C. B. Baldwin to Eleanor Roosevelt
C. B. Baldwin to Eleanor Roosevelt
13 January 1947 [New York City]
Dear Mrs. Roosevelt:
I was confined to my apartment with a cold at the time your letter of December 29 was received in the office and this is the first opportunity I have had to reply.
A resolution similar to the one passed at the CIO Convention10 was proposed at the last Steering Committee meeting of the National Citizens PAC which was held several weeks prior to the Joint Convention of the National Citizens PAC and the Independent Citizens Committee of the Arts, Sciences & Professions, at which time the Progressive Citizens of America was formed.11 The resolution was debated for over two hours and defeated by a vote of 35 to 2. I'm sorry you were not present to hear this discussion. The members of our Committee (which is composed of people who have fought vigorously for progressive government for years and in whom, I think, you have full confidence) rejected this proposal almost unanimously because they felt that to take anything but a positive stand at this time would weaken our organization and because catering to loose charges of interference by the Communist Party in the work of our Committee would be a reflection on the integrity of the members of the Committee.12 Furthermore, no such charges have been made.
The situation within the CIO which probably occasioned the anti-communist resolution was quite different since charges had been made of political interference by the Communist Party and other groups in their trade union activities.13
I regret, too, that you could not have been present to witness the proceedings and listen to the discussion at the Convention. Delegates from 21 states participated and although there were vigorous arguments on how the new organization should function and be governed, not once was any element of factionalism injected. The floor was open for free discussion and any delegate was able to express his opinion or propose any resolution he might care to have considered. (I'm enclosing copies of the Constitutional By-laws and the Program adopted by the new organization.14)
If I sensed the feeling and the spirit of those who have made possible the formation of the PCA, they are determined to fight vigorously for a progressive program for this country on both foreign and domestic policy, free from the domination of any political party or group. To accept any other position would necessitate resorting to undemocratic snooping and interference with the rights and beliefs of our members.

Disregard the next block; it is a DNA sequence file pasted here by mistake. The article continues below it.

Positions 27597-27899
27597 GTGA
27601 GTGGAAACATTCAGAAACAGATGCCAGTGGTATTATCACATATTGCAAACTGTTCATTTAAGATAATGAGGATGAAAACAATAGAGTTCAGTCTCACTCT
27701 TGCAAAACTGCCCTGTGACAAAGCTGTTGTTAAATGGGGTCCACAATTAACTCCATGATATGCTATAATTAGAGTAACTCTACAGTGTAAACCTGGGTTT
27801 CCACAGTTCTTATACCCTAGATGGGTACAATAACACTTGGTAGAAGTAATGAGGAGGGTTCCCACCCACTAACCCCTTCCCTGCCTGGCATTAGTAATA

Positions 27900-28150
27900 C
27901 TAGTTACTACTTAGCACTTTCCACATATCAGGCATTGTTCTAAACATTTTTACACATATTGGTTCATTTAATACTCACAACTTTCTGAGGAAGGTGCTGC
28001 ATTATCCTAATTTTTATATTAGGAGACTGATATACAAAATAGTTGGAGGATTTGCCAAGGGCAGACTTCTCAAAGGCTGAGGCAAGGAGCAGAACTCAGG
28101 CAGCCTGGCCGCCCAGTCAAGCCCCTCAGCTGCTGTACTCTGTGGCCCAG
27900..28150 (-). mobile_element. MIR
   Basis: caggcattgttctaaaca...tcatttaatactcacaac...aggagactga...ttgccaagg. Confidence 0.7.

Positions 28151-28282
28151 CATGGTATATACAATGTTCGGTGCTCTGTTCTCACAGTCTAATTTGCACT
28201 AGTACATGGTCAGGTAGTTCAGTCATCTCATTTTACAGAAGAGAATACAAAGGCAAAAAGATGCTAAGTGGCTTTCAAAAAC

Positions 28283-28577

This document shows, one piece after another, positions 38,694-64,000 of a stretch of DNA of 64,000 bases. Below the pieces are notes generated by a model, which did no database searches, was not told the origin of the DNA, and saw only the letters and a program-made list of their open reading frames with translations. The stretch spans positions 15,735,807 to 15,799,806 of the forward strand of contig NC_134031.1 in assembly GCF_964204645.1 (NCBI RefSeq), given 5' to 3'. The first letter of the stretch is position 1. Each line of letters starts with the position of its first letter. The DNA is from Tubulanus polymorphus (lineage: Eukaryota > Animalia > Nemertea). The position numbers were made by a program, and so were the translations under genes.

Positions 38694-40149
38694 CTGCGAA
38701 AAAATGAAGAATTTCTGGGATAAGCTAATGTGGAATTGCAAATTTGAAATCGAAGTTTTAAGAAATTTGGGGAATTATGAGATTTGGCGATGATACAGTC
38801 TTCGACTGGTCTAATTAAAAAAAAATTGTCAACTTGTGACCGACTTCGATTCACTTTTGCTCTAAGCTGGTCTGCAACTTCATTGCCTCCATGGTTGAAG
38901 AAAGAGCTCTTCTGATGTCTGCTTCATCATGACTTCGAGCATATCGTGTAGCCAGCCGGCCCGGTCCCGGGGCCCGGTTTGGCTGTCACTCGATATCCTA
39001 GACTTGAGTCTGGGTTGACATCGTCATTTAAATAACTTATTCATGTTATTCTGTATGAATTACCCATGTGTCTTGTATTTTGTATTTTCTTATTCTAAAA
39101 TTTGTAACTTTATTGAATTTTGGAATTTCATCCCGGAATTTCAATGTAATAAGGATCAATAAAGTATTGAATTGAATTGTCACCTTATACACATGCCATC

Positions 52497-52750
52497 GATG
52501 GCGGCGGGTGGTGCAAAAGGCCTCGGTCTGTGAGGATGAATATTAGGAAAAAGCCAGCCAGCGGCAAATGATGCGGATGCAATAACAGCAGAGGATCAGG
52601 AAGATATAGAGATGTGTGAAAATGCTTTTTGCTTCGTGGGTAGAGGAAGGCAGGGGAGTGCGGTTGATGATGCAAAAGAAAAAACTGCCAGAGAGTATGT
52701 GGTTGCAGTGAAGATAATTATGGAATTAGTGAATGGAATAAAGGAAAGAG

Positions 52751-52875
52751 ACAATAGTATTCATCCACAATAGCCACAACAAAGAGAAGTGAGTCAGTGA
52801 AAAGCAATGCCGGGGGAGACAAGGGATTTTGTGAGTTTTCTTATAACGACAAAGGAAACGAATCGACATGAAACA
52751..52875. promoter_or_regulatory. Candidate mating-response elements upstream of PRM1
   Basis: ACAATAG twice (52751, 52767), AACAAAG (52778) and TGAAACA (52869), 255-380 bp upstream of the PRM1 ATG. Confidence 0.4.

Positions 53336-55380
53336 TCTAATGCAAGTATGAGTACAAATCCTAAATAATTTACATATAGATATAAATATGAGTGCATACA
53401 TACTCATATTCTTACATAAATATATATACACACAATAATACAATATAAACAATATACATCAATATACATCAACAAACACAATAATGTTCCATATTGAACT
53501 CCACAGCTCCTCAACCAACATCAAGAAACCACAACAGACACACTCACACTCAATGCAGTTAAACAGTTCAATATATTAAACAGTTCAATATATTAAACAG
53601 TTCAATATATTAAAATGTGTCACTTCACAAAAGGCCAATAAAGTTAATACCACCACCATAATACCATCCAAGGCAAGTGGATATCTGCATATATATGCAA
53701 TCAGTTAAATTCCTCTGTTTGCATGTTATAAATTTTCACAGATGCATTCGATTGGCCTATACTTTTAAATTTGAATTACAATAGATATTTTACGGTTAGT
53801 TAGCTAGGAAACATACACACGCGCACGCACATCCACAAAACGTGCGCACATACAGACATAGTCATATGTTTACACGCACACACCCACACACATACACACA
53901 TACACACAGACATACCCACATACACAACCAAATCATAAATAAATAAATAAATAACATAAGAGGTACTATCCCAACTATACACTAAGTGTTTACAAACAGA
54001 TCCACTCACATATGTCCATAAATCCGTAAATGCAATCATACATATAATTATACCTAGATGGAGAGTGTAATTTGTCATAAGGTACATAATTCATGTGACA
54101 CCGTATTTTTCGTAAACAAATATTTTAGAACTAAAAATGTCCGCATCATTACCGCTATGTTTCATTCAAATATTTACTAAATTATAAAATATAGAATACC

You have been called a Communist. I have—and hundreds of others who are devoting themselves sincerely to the progressive cause. To weaken under the pressure of the reactionary press, political leaders or big business monopolists would only give these interests the ammunition they need to hopelessly divide and then destroy the liberal movement. The Social Democrats of Germany fell for this type of propaganda and the Republic was destroyed.15 Can it be possible that this could happen here?
We have worked hard and with considerable success during the past few years to build an effective grass roots organization. This has been done against ever present opposition of some groups who have energetically but without too much success questioned our sincerity and our purposes. I hope the ADA will refrain from using these methods because it might be disastrous. We expect to continue to work and organize in spite of opposition from any source.
I hope that you will let me know when it might be convenient for me to see you and discuss this whole matter at length because I feel that you recognize there are honest differences of opinion among many sincere liberals on this issue.
TSL AERP, FDRL
ER replied three days later, citing their "honest differences."